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Mysteriously Moving Margins in Word

In Microsoft Word 2008 (and older versions), if you put your cursor in a paragraph and then move a tab or indent marker in the ruler, the change applies to just that paragraph. If your markers are closely spaced, you may have trouble grabbing the right one, and inadvertently work with tabs when you want to work with indents, or vice-versa. The solution is to hover your mouse over the marker until a yellow tooltip confirms which element you're about to drag.

I recently came to appreciate the importance of waiting for those tooltips: a document mysteriously reset its margins several times while I was under deadline pressure, causing a variety of problems. After several hours of puzzlement, I had my "doh!" moment: I had been dragging a margin marker when I thought I was dragging an indent marker.

When it comes to moving markers in the Word ruler, the moral of the story is always to hover, read, and only then drag.

 
 

More System 7 Answers

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More System 7 Answers -- Brian Jewett <bjewett@ncsa.uiuc.edu> adds another thing to check for when experiencing Bad F-line errors. After much trouble, he discovered the culprit was an old ROM in his RasterOps video board, which was apparently not 32-bit QuickDraw-friendly. So consider older hardware in strange troubleshooting situations.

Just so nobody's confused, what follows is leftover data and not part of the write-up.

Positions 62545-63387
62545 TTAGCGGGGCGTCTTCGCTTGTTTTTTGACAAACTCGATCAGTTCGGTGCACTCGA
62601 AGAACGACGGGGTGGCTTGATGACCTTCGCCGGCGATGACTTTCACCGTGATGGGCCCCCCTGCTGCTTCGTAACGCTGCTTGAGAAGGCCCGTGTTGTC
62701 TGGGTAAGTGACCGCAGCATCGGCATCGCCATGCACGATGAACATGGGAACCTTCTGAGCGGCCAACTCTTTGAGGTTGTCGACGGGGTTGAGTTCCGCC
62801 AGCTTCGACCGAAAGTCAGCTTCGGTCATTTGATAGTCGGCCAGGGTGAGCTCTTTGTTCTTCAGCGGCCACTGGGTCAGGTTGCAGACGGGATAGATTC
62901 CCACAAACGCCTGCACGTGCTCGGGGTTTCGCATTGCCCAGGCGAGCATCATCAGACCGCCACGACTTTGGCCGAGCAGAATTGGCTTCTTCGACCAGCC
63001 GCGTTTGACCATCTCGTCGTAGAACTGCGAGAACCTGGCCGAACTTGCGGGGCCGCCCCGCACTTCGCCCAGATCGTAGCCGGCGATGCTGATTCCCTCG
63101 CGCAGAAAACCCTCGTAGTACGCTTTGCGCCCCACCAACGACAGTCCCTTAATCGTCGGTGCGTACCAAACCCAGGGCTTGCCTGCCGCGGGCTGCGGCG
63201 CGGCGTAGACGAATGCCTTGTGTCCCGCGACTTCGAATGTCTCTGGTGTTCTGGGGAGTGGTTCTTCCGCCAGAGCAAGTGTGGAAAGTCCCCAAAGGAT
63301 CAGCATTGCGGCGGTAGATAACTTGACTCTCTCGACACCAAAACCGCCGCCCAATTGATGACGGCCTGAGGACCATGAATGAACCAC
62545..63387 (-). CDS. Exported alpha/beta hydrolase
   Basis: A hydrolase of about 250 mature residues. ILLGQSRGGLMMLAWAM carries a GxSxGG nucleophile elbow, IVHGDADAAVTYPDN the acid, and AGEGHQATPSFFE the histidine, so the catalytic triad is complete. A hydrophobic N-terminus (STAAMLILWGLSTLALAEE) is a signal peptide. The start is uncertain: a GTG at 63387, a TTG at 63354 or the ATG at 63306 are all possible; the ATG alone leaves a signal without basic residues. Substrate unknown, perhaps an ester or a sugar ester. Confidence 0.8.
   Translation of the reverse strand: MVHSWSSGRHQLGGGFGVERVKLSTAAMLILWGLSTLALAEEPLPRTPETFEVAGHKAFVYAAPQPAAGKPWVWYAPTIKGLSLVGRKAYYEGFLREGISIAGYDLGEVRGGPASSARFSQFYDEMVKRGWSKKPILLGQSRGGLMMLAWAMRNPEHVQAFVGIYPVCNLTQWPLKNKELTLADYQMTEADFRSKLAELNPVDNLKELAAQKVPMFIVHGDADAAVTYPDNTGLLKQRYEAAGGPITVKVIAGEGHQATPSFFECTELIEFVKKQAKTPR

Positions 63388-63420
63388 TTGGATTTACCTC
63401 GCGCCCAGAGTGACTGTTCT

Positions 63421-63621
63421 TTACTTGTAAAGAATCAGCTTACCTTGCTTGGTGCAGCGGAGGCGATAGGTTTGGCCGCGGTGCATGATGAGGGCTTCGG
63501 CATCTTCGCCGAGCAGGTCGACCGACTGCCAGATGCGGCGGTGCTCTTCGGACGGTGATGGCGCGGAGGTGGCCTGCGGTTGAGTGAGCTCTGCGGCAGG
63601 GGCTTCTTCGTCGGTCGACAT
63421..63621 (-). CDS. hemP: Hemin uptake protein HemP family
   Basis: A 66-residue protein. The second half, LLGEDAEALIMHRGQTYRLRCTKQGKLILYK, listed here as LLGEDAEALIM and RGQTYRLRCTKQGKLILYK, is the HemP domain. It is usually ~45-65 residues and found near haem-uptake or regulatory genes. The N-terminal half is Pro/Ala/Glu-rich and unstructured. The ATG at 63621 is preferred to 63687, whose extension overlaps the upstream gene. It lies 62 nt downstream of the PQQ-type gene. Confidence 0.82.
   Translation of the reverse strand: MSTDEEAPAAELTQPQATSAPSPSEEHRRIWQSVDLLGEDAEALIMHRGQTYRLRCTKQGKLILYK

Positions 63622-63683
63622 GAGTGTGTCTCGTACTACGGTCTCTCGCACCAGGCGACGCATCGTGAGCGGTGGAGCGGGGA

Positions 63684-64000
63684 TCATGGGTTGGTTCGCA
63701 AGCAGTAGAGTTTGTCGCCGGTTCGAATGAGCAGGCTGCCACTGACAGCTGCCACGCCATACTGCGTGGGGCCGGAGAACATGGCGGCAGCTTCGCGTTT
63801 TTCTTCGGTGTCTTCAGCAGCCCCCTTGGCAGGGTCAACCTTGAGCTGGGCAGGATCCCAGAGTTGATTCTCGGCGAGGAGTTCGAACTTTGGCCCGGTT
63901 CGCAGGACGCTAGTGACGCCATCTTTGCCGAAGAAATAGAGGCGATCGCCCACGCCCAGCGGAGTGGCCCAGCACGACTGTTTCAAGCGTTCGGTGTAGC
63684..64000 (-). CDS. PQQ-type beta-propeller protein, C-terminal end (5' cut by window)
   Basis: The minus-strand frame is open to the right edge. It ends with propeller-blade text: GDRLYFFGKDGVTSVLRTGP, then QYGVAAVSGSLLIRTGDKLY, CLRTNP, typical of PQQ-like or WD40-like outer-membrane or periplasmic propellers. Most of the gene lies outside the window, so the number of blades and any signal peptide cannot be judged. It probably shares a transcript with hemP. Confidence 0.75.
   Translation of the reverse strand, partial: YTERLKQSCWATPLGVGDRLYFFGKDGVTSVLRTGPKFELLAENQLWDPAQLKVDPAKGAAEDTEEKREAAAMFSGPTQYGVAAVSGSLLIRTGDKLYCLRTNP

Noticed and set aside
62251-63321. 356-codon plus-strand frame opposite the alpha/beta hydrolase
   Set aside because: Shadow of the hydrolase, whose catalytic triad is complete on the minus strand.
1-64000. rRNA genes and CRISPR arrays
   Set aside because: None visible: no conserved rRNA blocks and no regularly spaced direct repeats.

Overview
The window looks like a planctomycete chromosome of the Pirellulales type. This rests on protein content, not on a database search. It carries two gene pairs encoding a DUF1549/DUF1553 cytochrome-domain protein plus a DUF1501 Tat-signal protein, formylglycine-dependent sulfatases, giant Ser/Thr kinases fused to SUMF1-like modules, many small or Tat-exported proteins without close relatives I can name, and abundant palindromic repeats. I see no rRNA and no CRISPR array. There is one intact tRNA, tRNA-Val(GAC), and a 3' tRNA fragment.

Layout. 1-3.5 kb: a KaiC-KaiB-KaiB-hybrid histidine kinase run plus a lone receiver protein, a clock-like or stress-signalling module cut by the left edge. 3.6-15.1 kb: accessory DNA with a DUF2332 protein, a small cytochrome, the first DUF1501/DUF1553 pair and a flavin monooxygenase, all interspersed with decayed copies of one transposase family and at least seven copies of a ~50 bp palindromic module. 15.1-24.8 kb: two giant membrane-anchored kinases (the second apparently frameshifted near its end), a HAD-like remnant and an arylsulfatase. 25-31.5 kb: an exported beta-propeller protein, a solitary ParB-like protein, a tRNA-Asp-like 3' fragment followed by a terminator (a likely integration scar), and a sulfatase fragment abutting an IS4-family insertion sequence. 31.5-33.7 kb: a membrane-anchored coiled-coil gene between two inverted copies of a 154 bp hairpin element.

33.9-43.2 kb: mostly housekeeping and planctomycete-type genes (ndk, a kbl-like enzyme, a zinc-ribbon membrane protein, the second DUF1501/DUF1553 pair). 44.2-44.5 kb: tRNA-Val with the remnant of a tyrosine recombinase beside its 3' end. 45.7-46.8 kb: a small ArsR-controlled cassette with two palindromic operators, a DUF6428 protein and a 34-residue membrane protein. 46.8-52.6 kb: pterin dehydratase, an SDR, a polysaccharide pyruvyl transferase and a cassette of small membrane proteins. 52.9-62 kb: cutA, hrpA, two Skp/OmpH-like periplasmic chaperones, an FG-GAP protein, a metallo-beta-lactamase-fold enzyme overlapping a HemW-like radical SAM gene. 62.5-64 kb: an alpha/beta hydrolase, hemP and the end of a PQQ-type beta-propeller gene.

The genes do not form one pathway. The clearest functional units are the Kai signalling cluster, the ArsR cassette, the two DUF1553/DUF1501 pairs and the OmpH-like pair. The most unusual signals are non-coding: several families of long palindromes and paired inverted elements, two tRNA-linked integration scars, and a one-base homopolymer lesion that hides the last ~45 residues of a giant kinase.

Quinn <quinn@cs.uwa.edu.au> chimes in that if you experience a weird system error while running on a 68040 machine, it's worth testing with the caches off. There are utilities to shut them off flexibly, but you can also open the Cache Switch Control Panel, hold down the option key, and click the More Compatible button. If your Cache Switch Control Panel is missing, look on your System disks; it usually ships on the Tidbits disk.

Jon Pugh <jpugh@apple.com> supplies additional answers that we hadn't known. You can get 8-bit icons for floppies by setting the Custom Icon bit for the floppy by dropping it on FileTyper 4.0. Also, we mentioned AppleScript as a reason to upgrade to System 7.1, but Jon says AppleScript runs fine under 7.0 and 7.0.1. AppleScript is shipping from APDA, although they may not have disks in quantity yet.

Todd Hooper <todd@dialix.oz.au> comments that reformatting your hard drive to retrieve that extra bit of space may cause the HFS bug we discussed last issue to appear. If you do reformat your hard disk and change partition sizes, run the Disk Bug Checker before you rely on the disk heavily.

Alex McCormick <amcc@leland.stanford.edu> notes that zapping the PRAM as a troubleshooting measure is a good idea, but will require some work to reset your default settings (time and date and all that). The most important thing to watch, though, is that zapping the PRAM will also kill a PowerBook's RAM disk, which may contain information you don't have backed up.

 

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